I’ve been a longtime user of Crashplan, an easy-to-use cloud backup solution. It works well, and it used to work also on nearly any platform that had a java run-time and some add-on opensource libraries. I’ve used it for some time on my raspberry pi to automatically backup … Continue reading
I finally decided to retire my custom-written CMS (wrote it back in 2003, when I had more free time), which – while obviously fantastic, super advanced, and capable of making coffee for you – had some drawbacks. Mostly being that it was a pain to use and update content with.
… Continue reading
An update on the “My history in gadgets“, the 2014 and the 2015 update, now the 2016 update. Who would have guessed!
Mobile phone history:
I’ve retired the LG Nexus 5 (sold), and the Motorola E2 (LTE) (for now kept as a backup phone), and … Continue reading
Something like this, perhaps…
In my grand scheme of “abuse all the low-power computing things!”, I’ve moved my crashplan backups over to the Raspberry Pi 2 (rpi2 for short). Installation is relatively painless: download the installer from the crashplan site, and unpack and execute. I installed mine under /opt/crashplan.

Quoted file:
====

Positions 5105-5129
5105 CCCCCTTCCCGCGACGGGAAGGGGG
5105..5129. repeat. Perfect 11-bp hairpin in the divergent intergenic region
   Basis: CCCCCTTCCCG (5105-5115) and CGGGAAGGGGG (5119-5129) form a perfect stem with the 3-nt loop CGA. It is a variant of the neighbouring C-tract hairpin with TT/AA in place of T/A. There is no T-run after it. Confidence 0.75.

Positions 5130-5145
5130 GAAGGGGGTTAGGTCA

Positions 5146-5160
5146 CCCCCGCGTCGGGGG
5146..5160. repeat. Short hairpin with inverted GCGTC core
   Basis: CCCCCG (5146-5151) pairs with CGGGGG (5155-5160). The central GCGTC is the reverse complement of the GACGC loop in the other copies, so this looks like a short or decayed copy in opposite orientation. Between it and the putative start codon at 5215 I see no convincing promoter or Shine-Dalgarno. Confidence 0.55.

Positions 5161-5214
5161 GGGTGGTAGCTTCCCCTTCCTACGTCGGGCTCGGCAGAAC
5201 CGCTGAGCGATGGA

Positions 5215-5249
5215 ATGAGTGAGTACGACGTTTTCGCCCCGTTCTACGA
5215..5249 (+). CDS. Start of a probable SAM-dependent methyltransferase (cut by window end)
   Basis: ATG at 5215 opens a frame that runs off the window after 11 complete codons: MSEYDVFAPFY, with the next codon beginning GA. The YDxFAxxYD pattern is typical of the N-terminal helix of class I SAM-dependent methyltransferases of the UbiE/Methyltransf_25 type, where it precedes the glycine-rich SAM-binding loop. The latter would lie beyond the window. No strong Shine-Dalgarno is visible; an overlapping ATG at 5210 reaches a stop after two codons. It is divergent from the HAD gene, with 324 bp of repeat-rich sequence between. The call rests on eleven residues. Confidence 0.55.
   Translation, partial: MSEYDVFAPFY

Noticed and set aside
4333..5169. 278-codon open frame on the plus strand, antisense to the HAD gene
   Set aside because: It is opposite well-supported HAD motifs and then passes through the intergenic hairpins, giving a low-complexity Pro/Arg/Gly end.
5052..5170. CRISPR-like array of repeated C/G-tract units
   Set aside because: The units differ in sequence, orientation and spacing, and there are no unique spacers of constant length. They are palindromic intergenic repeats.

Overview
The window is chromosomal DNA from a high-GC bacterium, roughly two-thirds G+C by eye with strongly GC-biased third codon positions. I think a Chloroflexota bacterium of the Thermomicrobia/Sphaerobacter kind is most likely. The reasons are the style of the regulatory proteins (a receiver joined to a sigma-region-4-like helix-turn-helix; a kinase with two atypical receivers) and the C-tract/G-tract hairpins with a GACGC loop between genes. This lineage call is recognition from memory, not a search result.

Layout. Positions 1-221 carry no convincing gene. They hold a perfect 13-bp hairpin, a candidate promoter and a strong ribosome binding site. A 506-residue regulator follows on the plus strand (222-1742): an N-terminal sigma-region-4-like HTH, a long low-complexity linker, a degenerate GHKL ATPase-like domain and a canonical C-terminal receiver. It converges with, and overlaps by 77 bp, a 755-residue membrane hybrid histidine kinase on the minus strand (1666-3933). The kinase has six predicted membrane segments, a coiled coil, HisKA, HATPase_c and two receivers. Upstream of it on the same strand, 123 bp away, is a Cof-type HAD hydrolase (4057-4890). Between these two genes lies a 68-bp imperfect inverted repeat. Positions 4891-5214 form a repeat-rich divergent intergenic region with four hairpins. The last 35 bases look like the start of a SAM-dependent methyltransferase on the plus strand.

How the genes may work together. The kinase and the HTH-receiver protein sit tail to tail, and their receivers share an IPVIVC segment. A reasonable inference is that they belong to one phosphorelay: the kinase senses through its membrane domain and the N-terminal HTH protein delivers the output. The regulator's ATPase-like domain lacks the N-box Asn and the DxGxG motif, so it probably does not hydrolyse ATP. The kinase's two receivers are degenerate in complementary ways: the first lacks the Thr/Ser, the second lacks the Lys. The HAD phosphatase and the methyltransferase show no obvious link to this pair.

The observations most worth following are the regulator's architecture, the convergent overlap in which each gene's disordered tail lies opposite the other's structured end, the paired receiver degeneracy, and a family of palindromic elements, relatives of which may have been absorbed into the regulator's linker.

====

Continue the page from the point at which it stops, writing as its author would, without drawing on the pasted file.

Afterwards, there … Continue reading
The ASUS UX305UA is an ultrabook with the Skylake microarchitecture – the (as of writing) latest iteration in Intel processors. Unfortunately, Skylake support on Linux wasn’t really a granted thing the time the device got released. Fortunately it’s gotten a lot better of late.
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… is not really that hard. Just annoying. Since OnePlus’ USB ID is not in the default adb list, you need to add it yourself:
echo "0x2a70" >> ~/.android/adb_usb.ini
where 0x2a70 is the identifier for OnePlus. (you can find this with lsusb)
To add automatic permissions to the … Continue reading
I still had an old Mac Mini (model 2,1) – which I bought during a period of experimentation with different operating systems – connected to the TV, running Mac OS X Lion. Not Apple’s finest installment of OS X, truth be told.
The reasons I wanted to get rid … Continue reading
I’ve had a Google Chromecast (1st generation) for a while now, connected over WiFi. Works great, although sometimes the wireless reception cuts out, or the signal gets saturated. Since I’m mostly streaming from a device which sits less than 10 cm away, it is also rather … Continue reading